- 29/08/20 Tom Attah & Mat Walklate in Congleton at Congleton Jazz & Blues Festival
Cerys Matthews MBE is the host of the Radio 2 Blues Show and it was a complete delight to talk with her on air about the beginnings of the blues in Britain. She is incredibly knowledgeable about many styles of music and we had a great conversation about Josh White, Sister Rosetta Tharpe, Big Bill Broonzy, and Errol Linton.
I’ve always loved Cerys’ work and it was great to finally meet and work with her in a small way. Nothing beats being called “Dr Tom” in that astonishing Welsh accent…!
You can hear my segment on this link: https://www.bbc.co.uk/sounds/play/p06p6khk
Join us for the feast of the season with great music from two guitar heroes featured at this year’s festival.
TERRA LIGHTFOOT and TOM ATTAH
All served up with tasty Thanksgiving-themed food, locally brewed booze and good company in the cosy heated barn at Easton Farm Park.
£16 on the door or £14 in advance
You can also purchase tickets by emailing email@example.com or calling our ticket line on 01728 746411
Wowed the crowd at the festival this year with his authentic rendering of the blues, conjuring up the spirit of the Mississippi Delta on the banks of the Deben!
Brings her barn-storming band back from Canada to replay her jaw-dropping festival show. Swoon to her soulful vocals and amazing guitar licks!
EASTON FARM PARK, Easton, Woodbridge, Suffolk, IP13 0EQ
Facebook link: http://tinyurl.com/mavthx2017
I use two main boards for live work. This first one is for electric band shows:
The signal path is:
Line 6 G70 – TC Electronics Spark Mini – Strymon Mobius – TC Electronics Flashback Mini – TC Electronics Hall of Fame Mini – Amplifier.
There’s a lot of processing power and the flexibility of the wireless system.
Tom is a strong and soulful performer of new, original acoustic blues. He combines the raw power of Son House with the dense hypnotic rhythms of Howlin’ Wolf and the barrel-chested roar of the old blues belters; taking audiences on a journey from the Delta to the Download.
Here’s a recent Q&A with this fine musician:
What can you tell us about your role in this year’s Great British Rhythm and Blues Festival?
I’m doing two things. Firstly, I am hosting the new acoustic stage at The Little Theatre. The acoustic stage is traditionally one of the best daytime stages in the festival, so I am very excited about the way that we are developing it in a new venue and with a new spin on the performers we are presenting. Secondly, I am performing with my electric band at the Hippodrome on Friday night, which is a serious honour.
What kind of set can we expect at the Hippodrome?
I’m very interested in driving things forward. We’ve been working on new material which comes from the blues, but tries to take it somewhere new for the 21 st century. The heartbeat of blues music and blues culture is development, inclusion and change, and I think our new material reflects that.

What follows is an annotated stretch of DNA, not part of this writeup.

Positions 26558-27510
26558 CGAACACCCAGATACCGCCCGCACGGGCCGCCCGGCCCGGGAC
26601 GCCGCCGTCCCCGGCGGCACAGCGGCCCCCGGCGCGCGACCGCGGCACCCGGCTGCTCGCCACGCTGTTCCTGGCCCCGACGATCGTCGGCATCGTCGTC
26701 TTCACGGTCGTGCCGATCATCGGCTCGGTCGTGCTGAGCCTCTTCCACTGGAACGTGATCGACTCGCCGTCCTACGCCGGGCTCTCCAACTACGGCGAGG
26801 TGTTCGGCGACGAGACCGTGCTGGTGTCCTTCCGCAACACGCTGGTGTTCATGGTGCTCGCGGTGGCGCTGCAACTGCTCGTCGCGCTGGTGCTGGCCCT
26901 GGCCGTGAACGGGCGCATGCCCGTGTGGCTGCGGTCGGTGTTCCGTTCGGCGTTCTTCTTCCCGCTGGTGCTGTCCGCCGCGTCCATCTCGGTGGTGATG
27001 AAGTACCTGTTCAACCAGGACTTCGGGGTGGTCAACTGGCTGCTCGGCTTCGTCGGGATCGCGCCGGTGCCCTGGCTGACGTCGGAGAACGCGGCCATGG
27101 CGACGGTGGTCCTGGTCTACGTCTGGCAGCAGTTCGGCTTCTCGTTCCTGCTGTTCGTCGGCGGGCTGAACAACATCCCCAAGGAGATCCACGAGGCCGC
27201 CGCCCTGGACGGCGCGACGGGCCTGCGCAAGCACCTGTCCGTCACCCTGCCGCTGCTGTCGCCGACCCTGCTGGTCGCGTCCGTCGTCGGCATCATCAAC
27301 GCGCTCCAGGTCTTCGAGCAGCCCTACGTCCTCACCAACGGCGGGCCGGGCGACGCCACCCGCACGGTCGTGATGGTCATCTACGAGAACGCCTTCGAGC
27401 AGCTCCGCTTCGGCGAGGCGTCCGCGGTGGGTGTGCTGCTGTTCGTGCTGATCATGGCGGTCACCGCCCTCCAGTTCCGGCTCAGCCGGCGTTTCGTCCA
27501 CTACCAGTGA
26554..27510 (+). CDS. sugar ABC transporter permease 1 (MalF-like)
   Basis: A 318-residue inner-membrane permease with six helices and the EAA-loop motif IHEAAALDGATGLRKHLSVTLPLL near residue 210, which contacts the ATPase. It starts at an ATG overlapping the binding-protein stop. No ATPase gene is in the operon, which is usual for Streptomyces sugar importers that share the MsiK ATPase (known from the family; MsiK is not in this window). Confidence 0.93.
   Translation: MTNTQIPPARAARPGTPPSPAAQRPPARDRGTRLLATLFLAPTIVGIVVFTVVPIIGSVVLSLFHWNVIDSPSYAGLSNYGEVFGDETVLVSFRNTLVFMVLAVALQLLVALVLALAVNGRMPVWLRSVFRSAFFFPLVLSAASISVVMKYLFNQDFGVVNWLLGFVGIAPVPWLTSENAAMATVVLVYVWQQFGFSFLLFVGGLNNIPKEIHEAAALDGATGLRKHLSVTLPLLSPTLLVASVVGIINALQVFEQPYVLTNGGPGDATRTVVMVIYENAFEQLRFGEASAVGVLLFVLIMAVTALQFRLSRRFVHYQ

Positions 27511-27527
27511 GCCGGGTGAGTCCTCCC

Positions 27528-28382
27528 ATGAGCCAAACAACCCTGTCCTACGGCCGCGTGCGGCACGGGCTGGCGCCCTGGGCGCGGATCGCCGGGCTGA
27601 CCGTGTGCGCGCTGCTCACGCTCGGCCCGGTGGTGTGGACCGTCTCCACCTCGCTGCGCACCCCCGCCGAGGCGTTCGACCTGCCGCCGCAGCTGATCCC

What helped in your decision process when choosing the artists to perform at your acoustic showcase at the Little Theatre?
I looked for anyone who was pushing the envelope with blues. There are some frankly astonishing performers who have breathed life into the music at the festival over the last 20 or so years, and so this year I wanted to present new artists who added to that tradition. So, whilst there are some familiar faces like Lucy Zirins, TJ Norton and Dave Arcari, there are also some artists who are getting their Colne debut – The Delta Ladies, Jack Blackman… and several others. The thing that they all have in common is that they each bring their own unique take to the blues – interpreting it, working firmly within the tradition – but evolving.
What is your musical background?
I started out as a drummer! I was very lucky that where I used to live in Surrey, it was full of the old players from the 1960s – they call it the Rockbroker Belt. I loved drums but one day I wanted to write a song, and so had to learn to play guitar in order to make that happen… and I’m still learning!
Who do you look up to as an artist?
That’s a simple question with a complicated answer. Frankly, anyone that makes me feel something is someone I look up to, because they’re doing what I think music should do – reaching out and communicating. So clearly the greatest artists do that consistently – I still adore the music of Muddy Waters and Son House, but Susan Tedeschi does it, Rag & Bone Man does it, Katie Bradley, Kyla Brox… so many people do it so often and so well.
Which one of your songs means the most to you?
That’s like asking about favourite children, isn’t it? They all mean things for different reasons. I always open with ‘How Long Has It Been,’ because that was a song that guided me through a difficult time of change in my life. Some of them I have sung as my friends were laid to rest, so that’s a way of bringing the joy of knowing them into a show. Without wanting to dodge the question they all mean that I get to connect with an audience, just in different ways, and so I am grateful to all of the songs for that.